No, that was not the title of the recent New York Times article about the Cape Wind offshore wind project. But it should have been.
The article detailed the unfortunate story of how a local contractor, Mass Tank, lost out on a big welding job for the Cape Wind project to European offshore contractors.
Why? Because the European bids were cheaper.
And why is that? Because the U.S. lacks a robust and mature offshore wind industry. It has not had the opportunity to build up to scale to compete against the Europeans who have been building projects for two decades.
But why is that? That is where the litigation against the Cape Wind project should have a played a bigger part in the story.
Things don't go better with Koch
For the last decade, Bill Koch, the infamous billionaire, has funded litigation to stop the Cape Wind project, because he doesn't want to see it from his Cape Cod mansion. Whether he also wants to kill off renewable power because his wealth comes from fossil fuels is almost beside the point.
And what kind of litigation strategies is the conservative Mr. Koch pursuing? Just the kind of legal strategies that the conservative right complains about when environmentalists use them to protect the environment.
In Koch's latest failed effort to use environmental law to block the project, the federal appeals court in Washington rejected his attempts to sue the FAA, which concluded the project would not interfere with airport radar. The case relied in part on using NEPA, the nation's major environmental review law, to try to overturn the federal approval.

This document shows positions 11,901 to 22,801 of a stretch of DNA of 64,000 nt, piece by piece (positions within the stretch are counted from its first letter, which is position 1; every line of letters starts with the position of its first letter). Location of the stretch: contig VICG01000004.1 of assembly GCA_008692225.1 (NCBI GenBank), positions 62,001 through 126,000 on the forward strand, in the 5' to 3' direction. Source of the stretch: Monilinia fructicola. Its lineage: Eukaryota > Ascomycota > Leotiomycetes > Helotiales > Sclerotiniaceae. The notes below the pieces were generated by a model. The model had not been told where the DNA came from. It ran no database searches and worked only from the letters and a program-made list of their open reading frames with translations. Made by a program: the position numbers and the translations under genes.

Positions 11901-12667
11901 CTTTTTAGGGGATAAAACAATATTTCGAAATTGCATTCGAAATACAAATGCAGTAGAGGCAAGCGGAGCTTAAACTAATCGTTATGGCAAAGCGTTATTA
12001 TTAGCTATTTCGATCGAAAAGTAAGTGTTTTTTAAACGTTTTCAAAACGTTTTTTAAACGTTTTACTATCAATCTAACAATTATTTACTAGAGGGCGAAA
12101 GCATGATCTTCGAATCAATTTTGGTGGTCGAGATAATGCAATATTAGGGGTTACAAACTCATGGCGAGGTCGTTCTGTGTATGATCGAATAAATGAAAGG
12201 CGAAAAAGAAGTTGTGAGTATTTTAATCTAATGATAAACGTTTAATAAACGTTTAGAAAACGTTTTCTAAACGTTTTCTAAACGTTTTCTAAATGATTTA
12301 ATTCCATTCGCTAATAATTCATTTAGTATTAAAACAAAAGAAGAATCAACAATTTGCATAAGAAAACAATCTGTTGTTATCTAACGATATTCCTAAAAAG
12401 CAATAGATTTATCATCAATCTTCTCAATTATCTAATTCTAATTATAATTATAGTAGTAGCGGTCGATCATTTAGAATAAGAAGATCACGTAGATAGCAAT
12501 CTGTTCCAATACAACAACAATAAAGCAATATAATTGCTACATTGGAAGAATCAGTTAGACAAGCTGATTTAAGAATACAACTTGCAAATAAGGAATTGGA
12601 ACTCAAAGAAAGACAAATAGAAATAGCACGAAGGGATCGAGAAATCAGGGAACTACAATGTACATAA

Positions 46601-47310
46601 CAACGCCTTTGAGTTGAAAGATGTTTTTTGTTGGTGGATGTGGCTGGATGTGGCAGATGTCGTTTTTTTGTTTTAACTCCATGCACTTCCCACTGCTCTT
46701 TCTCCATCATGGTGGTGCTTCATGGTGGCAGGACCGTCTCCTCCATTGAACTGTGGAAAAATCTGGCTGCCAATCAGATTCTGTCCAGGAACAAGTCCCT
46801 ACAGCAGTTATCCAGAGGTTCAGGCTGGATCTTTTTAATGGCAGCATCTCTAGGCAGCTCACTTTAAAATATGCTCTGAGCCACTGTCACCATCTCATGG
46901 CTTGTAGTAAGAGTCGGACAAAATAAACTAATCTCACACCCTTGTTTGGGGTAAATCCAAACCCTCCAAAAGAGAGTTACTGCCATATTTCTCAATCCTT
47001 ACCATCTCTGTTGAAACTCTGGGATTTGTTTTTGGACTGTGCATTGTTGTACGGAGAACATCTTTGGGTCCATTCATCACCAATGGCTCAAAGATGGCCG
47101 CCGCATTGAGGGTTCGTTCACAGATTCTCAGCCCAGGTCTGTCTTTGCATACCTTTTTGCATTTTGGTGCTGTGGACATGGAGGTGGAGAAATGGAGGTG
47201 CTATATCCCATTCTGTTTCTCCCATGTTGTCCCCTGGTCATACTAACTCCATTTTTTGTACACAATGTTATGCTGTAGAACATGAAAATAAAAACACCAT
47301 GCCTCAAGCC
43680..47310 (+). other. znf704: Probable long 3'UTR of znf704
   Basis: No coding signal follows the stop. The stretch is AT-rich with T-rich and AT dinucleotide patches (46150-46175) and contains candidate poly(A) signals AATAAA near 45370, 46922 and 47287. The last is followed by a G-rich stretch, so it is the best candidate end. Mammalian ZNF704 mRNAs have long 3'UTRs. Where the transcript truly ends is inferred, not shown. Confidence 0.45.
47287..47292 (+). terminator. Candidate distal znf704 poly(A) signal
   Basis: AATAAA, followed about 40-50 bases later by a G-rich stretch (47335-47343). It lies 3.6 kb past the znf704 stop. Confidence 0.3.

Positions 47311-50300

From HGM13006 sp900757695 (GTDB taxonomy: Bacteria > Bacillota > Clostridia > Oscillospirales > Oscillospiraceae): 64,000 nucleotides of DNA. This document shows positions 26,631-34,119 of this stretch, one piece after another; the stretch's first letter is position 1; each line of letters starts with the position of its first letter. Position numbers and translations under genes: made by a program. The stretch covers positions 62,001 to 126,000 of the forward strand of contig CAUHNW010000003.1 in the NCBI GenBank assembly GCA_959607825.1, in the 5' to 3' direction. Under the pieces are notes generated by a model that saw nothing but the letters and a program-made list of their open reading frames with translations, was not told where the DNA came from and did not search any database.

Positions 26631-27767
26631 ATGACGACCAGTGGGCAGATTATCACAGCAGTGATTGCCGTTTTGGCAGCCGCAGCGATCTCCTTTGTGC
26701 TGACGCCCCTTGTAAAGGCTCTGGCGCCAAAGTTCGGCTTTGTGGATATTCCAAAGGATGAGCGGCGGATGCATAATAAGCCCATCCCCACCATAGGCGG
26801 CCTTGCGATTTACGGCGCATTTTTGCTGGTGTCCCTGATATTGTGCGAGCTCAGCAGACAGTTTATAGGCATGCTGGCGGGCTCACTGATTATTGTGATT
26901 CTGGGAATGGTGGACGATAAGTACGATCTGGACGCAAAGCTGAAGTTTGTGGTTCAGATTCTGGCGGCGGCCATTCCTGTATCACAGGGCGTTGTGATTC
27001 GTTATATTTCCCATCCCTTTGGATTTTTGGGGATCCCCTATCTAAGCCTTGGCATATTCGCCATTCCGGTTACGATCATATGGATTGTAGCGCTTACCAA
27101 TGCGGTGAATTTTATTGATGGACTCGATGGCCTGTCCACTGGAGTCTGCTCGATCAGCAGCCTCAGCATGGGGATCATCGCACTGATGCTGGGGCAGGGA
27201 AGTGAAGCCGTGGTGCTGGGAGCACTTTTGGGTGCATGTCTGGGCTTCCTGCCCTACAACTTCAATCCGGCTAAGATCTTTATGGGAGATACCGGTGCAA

There is a connection here between the loss of American jobs and the conservatives' use of environmental litigation to serve clearly private, not public, interests.
If the Cape Wind offshore wind project had not been held up for a decade by fruitless litigation, more companies like Mass Tank would have had a chance to gain competence, reduce costs, and compete against their European counterparts for Cape Wind and other offshore wind projects. There might be an emerging offshore wind industry with competitive U.S. suppliers winning bids rather than losing them.
The endless litigation is not the only reason for that shortcoming, but it has to take some of the blame.
So the next time someone on the right falsely decries environmentalists for killing American jobs through lawsuits, ask them to explain why their friends in Massachusetts are doing the same thing.
This article is reprinted with the author's permission. It also appeared in the Huffington Post.
Clean Energy Group is a leading nonprofit advocacy organization working in the U.S. and internationally on innovative clean energy technology, finance, and policy programs.
Founded in 1998, CEG is headquartered in Montpelier, Vermont, with staff based in Washington, D.C. and Philadelphia. In 2002, CEG created and now manages a separate, national nonprofit alliance of state-based, U.S. public clean energy funds- Clean Energy States Alliance. CEG has previously serverd as the Secretariat for the UNEP Sustainable Energy Finance Alliance, the only convening body in the international system for public finance agencies in the clean energy sector.
Clean Energy Group is supported by major foundations, as well as state, federal and international energy agencies.